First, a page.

IT was February 1912 that Vauxhall managing director Percy Kidner entered the company’s Prince Henry vehicle in a 600-mile winter trial through rural Sweden in sub-zero temperatures.
Now a Selkirk enthusiast of the famous UK motoring company is set to drive a recreated model which has taken him 22 years to put together and follow the route taken by Kidner 100 years ago.
Alisdaire Lockhart said: “It will be a very special occasion.”
The Ettrick Terrace resident moved from Bedfordshire to Selkirk five years ago with wife Trish, whose uncle, Rowland Elliot, was a doctor in the town.
But he has had a lifelong interest in cars, in particular Vauxhalls, and also owns two other vintage vehicles made by the firm, the 1914 model picking up the quickest Edwardian car in an event at Silverstone race track in February.
But back in 1988 Alisdaire began piecing together his Prince Henry 1912 recreation, and after various parts being transported from Australia, the final product was eventually completed in 2010 .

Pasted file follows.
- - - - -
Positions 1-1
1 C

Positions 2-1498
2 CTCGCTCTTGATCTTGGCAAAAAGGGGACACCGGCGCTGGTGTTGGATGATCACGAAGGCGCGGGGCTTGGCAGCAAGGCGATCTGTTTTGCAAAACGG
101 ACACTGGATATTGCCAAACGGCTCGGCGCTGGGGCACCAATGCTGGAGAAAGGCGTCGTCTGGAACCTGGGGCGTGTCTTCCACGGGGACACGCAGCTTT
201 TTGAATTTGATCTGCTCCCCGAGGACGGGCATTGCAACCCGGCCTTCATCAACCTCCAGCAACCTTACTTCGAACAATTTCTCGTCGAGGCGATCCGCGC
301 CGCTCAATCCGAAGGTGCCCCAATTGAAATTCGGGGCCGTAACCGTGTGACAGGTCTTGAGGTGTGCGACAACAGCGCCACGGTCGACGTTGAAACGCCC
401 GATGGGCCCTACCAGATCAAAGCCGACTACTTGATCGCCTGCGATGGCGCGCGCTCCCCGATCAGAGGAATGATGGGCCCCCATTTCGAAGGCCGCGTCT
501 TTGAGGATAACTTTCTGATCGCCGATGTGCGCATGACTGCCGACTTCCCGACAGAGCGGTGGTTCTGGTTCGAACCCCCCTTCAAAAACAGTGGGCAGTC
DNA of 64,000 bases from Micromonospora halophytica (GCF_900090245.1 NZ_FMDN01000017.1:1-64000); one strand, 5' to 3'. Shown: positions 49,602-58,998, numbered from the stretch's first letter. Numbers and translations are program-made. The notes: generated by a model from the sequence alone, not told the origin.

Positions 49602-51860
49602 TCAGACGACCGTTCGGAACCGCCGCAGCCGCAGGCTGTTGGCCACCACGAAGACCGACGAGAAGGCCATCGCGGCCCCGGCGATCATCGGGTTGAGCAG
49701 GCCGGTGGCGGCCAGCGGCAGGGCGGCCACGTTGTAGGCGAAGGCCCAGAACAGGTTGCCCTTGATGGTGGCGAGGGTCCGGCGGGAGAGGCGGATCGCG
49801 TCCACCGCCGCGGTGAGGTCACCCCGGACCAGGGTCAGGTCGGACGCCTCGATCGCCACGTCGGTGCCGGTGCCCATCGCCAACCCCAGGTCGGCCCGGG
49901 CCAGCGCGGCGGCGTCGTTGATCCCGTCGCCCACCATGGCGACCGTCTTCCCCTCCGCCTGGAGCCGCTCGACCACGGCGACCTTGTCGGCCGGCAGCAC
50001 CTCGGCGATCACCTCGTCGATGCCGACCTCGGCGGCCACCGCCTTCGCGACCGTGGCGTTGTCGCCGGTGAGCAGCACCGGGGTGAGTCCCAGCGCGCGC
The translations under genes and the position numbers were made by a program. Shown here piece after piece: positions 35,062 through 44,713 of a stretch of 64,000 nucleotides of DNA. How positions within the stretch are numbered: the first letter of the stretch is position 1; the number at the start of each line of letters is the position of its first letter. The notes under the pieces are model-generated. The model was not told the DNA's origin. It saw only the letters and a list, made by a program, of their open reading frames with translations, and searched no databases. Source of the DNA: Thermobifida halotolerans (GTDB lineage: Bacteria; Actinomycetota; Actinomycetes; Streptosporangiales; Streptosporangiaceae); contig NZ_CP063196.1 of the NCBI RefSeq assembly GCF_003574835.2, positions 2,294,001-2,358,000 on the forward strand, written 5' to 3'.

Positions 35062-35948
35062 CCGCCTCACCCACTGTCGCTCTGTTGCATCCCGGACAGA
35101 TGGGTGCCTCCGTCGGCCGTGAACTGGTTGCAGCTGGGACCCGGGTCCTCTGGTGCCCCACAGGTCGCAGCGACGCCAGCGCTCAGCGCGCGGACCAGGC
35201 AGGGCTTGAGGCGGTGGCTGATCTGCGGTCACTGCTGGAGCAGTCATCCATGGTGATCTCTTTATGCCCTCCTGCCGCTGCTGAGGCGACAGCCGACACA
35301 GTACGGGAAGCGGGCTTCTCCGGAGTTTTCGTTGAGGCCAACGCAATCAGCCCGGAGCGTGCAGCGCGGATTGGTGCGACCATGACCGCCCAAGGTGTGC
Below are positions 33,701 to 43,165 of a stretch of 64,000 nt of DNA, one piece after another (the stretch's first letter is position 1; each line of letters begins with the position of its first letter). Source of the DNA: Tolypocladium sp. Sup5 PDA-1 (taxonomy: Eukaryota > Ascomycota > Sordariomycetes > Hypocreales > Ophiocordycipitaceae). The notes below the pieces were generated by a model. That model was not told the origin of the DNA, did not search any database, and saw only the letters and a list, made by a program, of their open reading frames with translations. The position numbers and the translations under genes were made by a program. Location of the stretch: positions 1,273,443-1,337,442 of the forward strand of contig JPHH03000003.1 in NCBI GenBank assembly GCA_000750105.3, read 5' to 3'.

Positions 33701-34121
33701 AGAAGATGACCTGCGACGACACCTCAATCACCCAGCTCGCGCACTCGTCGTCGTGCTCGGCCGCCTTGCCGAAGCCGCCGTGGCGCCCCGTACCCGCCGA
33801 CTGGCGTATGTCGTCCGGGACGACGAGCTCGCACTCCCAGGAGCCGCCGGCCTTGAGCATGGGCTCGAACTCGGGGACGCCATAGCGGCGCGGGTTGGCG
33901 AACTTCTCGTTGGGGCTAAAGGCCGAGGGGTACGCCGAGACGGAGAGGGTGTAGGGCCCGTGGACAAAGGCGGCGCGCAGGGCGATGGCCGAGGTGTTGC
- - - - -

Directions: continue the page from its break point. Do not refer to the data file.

Explaining the Prince Henry model’s history, Alisdaire added: “In 1910, Vauxhall made specialised models to compete in the Prince Henrich of Germany trial of that year.
“Three cars were sent across and took part in a series of tests.
“Following modifications on their return to the UK, it became the first 21-horsepower car to exceed 100 miles per hour.
“In 2010 there was a centenary of the Prince Henry Vauxhall and 11 out of 12 of the cars still in the UK were there.
“Because this year is a rather important centenary of Vauxhall entering the Swedish Winter Trial in 1912, I decided to take my car across.
“We are being hosted by the RAC of Sweden, who will host a reception for us and have allowed us to get the car photographed beside the original trophies from the 1912 trial.”
Alisdaire will accompany the Prince Henry, which he keeps in England, from Harwich to Sweden.
But he does not expect conditions to be as tough as 100 years ago.
Alisdaire told us: “It should take us five days. The car can still do around 50 or 60 miles per hour, but we won’t be pushing it too hard.
“They went from Stockholm to Gothenburg and back again, whereas we are going the opposite direction.
“They started off in the morning and drove until 5am the following day. They had to have a 12-hour break back then, so started again and drove through the night, often through woods in temperatures as low as minus 27.”